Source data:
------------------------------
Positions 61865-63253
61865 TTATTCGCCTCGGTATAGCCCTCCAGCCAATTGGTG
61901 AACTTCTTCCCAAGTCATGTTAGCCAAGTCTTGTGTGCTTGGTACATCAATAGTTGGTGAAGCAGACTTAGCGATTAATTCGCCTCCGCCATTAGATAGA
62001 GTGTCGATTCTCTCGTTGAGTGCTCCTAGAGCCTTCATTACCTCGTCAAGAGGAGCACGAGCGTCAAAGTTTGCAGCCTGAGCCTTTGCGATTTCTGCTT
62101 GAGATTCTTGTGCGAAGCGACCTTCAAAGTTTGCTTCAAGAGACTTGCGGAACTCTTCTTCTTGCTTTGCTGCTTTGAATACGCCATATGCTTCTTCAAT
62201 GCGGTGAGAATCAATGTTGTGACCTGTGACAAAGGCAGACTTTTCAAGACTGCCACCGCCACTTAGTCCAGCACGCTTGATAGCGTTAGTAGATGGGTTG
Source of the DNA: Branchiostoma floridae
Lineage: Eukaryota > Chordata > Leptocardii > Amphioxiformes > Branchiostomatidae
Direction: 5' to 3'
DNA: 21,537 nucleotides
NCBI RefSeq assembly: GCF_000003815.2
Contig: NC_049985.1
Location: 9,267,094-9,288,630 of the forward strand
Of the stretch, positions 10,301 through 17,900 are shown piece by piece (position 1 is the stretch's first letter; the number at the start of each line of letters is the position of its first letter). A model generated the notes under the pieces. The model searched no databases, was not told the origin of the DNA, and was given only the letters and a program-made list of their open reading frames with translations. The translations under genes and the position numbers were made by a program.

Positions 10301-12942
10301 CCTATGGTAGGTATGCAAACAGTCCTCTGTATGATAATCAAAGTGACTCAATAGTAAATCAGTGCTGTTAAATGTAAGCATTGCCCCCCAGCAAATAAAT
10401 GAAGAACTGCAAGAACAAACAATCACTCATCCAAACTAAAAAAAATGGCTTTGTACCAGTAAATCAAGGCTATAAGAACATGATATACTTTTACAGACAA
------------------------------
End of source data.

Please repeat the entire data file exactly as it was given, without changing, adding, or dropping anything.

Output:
Positions 61865-63253
61865 TTATTCGCCTCGGTATAGCCCTCCAGCCAATTGGTG
61901 AACTTCTTCCCAAGTCATGTTAGCCAAGTCTTGTGTGCTTGGTACATCAATAGTTGGTGAAGCAGACTTAGCGATTAATTCGCCTCCGCCATTAGATAGA
62001 GTGTCGATTCTCTCGTTGAGTGCTCCTAGAGCCTTCATTACCTCGTCAAGAGGAGCACGAGCGTCAAAGTTTGCAGCCTGAGCCTTTGCGATTTCTGCTT
62101 GAGATTCTTGTGCGAAGCGACCTTCAAAGTTTGCTTCAAGAGACTTGCGGAACTCTTCTTCTTGCTTTGCTGCTTTGAATACGCCATATGCTTCTTCAAT
62201 GCGGTGAGAATCAATGTTGTGACCTGTGACAAAGGCAGACTTTTCAAGACTGCCACCGCCACTTAGTCCAGCACGCTTGATAGCGTTAGTAGATGGGTTG
Source of the DNA: Branchiostoma floridae
Lineage: Eukaryota > Chordata > Leptocardii > Amphioxiformes > Branchiostomatidae
Direction: 5' to 3'
DNA: 21,537 nucleotides
NCBI RefSeq assembly: GCF_000003815.2
Contig: NC_049985.1
Location: 9,267,094-9,288,630 of the forward strand
Of the stretch, positions 10,301 through 17,900 are shown piece by piece (position 1 is the stretch's first letter; the number at the start of each line of letters is the position of its first letter). A model generated the notes under the pieces. The model searched no databases, was not told the origin of the DNA, and was given only the letters and a program-made list of their open reading frames with translations. The translations under genes and the position numbers were made by a program.

Positions 10301-12942
10301 CCTATGGTAGGTATGCAAACAGTCCTCTGTATGATAATCAAAGTGACTCAATAGTAAATCAGTGCTGTTAAATGTAAGCATTGCCCCCCAGCAAATAAAT
10401 GAAGAACTGCAAGAACAAACAATCACTCATCCAAACTAAAAAAAATGGCTTTGTACCAGTAAATCAAGGCTATAAGAACATGATATACTTTTACAGACAA